From the study subjects 46.8% had managed by IESO of nursing background the rest 53.2% of them were managed by IESO with health officer background. Out of all 42.6% of the respondents were managed by IESO of less than one year experience (Table 2).

Table 2: Socio-demographic characteristics among respondents in South Wollo Zone hospitals, September, 2020. (216).
 Variables Category Frequency Percent
Sex Female 67 31
Male 149 69
Age 18-35 years 77 35.6
35-55 years 80 37
>55 years 59 27.3
Religion Orthodox 64 29.6
Muslim 152 70.4
Residence Urban 60 27.8
Rural 156 72.2
Occupation Farmer/house wife 135 62.5
Government employee 25 11.6
Private employee 4 1.9
Merchant 38 17.6
Student 14 6.5
Back ground of IESO Workers    Health officer 115 53.2
Nurse 101 46.8
Year of experience of IESO Workers ≤ 1 year 92 42.6
1-3 years 35 16.2
> 3 years 89 41.2
Sex of IESO Male  201 93.1
Female 15 6.9
Age of IESO staff 18-34 182 84.3
≥ 35 years 34 15.7
Clinical related factors for management outcome of Intestinal obstruction

The findings of this study had shown that from all respondents 68.1% were diagnosed with small bowel obstruction preoperatively. Out of the total study participants with intestinal obstruction 72.7% of them were managed by resection and anastomosis. From the total of the study subjects, 51.4% were come to hospital within 24 hours. From the study subjects 35.9% of them had hematoma as complication after surgery and 30.8% of them had surgical site infection. Out of all 48.7% of the respondents were complicated within 4 days of undergoing surgery (Table 3).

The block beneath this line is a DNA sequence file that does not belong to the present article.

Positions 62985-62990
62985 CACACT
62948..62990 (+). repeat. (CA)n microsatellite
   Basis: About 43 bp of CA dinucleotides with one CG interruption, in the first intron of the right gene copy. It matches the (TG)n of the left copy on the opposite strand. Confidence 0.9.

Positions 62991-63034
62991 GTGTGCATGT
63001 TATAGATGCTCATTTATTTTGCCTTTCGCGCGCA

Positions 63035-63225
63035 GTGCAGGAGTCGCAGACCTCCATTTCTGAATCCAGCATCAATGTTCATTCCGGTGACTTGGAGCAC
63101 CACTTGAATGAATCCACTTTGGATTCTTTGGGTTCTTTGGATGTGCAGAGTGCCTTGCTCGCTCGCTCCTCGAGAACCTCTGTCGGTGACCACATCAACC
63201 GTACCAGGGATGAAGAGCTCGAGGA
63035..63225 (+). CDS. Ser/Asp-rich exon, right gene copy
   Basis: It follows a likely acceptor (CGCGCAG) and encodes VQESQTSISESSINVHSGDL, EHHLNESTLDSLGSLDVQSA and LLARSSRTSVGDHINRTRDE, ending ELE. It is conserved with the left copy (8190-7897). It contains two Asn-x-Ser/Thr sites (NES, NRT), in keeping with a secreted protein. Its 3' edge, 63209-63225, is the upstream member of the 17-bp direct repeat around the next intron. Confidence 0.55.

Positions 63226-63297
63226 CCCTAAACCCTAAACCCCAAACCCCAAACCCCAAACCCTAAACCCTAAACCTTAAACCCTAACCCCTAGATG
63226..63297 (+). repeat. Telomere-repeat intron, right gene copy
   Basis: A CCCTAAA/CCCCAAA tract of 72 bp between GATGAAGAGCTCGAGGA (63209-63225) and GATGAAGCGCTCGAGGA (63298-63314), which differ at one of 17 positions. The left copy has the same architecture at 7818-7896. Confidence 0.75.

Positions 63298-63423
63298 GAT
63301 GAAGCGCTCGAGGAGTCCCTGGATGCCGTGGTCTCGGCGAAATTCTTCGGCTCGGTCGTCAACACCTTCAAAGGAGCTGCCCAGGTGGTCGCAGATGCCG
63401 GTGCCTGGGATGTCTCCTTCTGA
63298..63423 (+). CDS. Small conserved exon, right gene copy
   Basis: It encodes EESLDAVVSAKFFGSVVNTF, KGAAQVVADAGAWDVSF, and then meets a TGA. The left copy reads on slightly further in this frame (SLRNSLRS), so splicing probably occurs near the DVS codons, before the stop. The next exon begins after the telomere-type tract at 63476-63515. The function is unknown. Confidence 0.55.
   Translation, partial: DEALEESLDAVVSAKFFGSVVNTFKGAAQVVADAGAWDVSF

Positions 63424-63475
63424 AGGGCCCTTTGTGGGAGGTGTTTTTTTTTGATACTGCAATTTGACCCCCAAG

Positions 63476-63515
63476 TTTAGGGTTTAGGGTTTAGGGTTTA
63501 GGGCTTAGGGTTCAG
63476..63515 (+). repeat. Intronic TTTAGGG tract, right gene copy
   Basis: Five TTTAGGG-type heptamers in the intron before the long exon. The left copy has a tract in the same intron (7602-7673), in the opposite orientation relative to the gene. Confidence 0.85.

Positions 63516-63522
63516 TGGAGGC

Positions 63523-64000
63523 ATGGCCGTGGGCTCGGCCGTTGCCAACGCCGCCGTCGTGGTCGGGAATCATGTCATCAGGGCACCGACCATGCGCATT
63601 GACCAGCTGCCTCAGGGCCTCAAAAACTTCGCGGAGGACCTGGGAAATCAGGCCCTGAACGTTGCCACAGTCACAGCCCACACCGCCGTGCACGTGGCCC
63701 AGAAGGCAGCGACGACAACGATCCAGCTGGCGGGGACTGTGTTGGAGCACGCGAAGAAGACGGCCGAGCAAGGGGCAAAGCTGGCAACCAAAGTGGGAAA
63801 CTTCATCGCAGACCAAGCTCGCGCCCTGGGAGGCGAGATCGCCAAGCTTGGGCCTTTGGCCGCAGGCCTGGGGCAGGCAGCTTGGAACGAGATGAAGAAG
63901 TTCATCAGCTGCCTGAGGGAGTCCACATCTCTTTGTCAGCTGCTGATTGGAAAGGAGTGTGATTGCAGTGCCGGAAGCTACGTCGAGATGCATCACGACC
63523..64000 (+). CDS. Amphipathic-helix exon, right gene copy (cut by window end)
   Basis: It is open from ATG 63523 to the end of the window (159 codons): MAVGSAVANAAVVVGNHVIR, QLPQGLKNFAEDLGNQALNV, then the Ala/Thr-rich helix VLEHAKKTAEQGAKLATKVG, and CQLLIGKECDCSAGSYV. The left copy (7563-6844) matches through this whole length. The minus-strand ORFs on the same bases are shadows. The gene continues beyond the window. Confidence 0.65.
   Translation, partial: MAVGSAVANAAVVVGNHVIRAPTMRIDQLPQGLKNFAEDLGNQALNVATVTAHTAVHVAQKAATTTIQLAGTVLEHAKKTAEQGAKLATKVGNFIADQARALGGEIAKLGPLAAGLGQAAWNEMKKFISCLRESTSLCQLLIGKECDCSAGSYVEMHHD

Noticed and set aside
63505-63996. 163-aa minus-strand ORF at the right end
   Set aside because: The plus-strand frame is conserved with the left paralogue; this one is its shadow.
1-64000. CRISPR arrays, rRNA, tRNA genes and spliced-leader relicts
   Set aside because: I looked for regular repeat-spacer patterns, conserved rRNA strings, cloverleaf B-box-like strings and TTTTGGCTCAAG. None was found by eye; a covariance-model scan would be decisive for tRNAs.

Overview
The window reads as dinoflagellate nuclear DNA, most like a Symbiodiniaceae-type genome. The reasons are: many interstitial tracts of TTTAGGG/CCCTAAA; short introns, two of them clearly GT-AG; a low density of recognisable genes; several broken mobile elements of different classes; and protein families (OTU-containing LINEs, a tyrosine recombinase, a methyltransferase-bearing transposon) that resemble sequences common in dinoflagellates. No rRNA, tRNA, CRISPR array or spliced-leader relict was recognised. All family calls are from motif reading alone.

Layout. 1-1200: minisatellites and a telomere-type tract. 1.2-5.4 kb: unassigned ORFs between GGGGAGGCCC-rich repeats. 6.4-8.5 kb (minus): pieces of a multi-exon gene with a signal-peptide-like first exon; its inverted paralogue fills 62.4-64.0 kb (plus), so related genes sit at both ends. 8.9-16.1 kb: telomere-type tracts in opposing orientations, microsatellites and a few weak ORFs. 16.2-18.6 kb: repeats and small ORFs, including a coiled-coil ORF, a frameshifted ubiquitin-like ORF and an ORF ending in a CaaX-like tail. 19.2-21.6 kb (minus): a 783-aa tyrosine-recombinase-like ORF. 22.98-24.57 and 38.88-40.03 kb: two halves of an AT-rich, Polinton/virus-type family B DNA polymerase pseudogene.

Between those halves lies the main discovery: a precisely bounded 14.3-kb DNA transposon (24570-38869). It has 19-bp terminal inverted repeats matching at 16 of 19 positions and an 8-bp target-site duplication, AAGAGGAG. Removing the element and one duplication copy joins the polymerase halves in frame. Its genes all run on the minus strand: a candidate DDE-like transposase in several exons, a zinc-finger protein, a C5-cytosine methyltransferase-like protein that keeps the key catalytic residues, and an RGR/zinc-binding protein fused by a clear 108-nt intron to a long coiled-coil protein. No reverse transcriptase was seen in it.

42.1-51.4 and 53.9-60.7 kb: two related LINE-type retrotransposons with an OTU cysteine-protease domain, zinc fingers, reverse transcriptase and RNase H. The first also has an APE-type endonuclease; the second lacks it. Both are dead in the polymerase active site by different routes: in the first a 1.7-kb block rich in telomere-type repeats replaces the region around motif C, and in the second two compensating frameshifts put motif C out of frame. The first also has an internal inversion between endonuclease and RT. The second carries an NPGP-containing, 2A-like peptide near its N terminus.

Overall management outcome of intestinal obstruction respondents in public hospitals of South Wollo Zone, September, 2020, Dessie, Ethiopia (n = 216) (Figure 1).

Table 3: Clinical factors among respondents in South Wollo Zone hospitals, September, 2020. (216).
Variables             Category Frequency Percent
Preoperative diagnosis SBO 147 68.1
LBO 69 31.9
Duration of sign and symptoms ≤ 24 hours 111 51.4
1 day-3days 82 38
> 3 days 23 10.6
Name of preoperative antibiotics Ceftriaxone 37 17.1
Ceftriaxone and metronidazole 34 15.7
  No Antibiotics 145 67.1